Bronco had secondary meaning in “Napa Ridge” and “Napa Creek Winery.” However, the user must also consider state and federal statutes concerning geographic names. This is true even if a user is granted a COLA from BATF approving such use, as Bronco found out the hard way. In enacting Cal. B&P §25241, the California legislature felt strongly that the misuse of the word “Napa” in trademarks warranted a specific state law regulating use of the valuable name.

Bronco challenged §25241 on several grounds, including arguing that the state law infringed on its First Amendment right to free speech. The Appellate Court rejected Bronco’s argument on the ground that Bronco’s use of the word “Napa” rendered its speech inherently misleading since its wine did not originate from Napa. Bronco’s also argued that §25241 impinged on the federal government’s authority in regulating interstate commerce. Bronco was unsuccessful here as well. The Court concluded that California’s legitimate interest in protecting its consumers from misleading product labeling, outweighed any incidental impingements upon federal law.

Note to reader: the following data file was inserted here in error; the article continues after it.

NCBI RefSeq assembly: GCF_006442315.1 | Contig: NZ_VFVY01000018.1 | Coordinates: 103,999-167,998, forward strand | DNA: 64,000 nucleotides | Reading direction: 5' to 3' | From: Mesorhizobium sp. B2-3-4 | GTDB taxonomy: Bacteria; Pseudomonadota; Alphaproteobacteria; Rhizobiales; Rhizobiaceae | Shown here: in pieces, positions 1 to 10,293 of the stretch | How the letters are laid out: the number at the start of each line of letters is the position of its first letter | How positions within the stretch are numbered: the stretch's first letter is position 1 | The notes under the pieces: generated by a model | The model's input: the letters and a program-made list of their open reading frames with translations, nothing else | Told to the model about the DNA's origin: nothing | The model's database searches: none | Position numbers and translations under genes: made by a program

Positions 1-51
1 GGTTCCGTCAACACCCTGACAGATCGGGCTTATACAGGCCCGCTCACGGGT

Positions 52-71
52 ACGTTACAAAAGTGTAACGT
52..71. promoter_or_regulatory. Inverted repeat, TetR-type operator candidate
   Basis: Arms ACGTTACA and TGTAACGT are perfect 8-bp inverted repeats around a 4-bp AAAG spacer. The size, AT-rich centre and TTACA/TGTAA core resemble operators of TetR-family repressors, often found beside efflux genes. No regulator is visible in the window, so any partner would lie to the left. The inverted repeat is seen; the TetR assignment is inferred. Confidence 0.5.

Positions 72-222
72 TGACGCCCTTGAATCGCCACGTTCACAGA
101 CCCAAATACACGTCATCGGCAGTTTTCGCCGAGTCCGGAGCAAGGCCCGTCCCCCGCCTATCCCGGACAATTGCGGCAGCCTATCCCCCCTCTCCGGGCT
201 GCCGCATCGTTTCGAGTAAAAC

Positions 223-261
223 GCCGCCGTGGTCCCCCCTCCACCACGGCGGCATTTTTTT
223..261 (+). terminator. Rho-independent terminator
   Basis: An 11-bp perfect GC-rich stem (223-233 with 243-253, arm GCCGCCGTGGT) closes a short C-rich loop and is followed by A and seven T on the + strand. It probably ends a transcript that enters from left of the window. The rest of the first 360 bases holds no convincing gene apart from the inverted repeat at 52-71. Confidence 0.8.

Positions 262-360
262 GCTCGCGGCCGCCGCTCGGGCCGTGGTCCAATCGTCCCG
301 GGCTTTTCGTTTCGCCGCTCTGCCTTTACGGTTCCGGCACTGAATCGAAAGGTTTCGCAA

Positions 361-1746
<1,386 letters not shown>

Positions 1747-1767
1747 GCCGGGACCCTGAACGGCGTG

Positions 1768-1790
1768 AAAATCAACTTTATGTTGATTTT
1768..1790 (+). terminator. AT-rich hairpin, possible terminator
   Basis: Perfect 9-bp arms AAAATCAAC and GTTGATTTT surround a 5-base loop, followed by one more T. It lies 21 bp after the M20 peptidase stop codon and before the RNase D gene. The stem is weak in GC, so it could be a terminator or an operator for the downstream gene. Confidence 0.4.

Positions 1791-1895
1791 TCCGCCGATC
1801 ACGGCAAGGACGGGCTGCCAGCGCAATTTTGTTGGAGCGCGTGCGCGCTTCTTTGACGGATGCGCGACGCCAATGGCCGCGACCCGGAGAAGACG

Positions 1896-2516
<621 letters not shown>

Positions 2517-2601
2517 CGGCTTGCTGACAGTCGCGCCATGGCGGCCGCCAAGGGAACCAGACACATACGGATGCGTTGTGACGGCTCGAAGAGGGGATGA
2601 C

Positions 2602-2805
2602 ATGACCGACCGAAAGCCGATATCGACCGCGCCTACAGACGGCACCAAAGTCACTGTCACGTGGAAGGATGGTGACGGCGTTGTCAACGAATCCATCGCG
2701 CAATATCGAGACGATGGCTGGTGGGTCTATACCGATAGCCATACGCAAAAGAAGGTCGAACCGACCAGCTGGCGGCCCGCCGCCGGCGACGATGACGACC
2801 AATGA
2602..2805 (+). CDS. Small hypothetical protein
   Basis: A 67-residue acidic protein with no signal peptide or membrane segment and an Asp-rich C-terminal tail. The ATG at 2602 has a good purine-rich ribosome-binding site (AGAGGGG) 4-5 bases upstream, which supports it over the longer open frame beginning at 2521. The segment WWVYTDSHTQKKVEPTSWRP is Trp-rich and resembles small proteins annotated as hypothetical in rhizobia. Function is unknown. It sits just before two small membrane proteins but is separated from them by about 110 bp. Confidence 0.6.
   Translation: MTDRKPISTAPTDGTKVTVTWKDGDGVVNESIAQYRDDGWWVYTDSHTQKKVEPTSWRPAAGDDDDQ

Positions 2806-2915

Ultimately, Bronco lost its challenge. However, the Court’s ruling did not prohibit Bronco from using the “Napa Ridge” and “Napa Creek Winery” names altogether. The Court simply said that if you’re going to use these names, you’d better be telling the truth!

CONCLUSION

If your trademark incorporates a geographic region or describes a quality of the goods, be aware of the implications and protectability of such usage. These marks, while appealing from a marketing standpoint, can be difficult to protect, especially early in their life. Moreover, if using a geographically descriptive mark, it should be accurate and not misdescriptive. Further, it is important to comply with all applicable state and federal laws. Obtaining a COLA does not ensure that you have a valid trademark.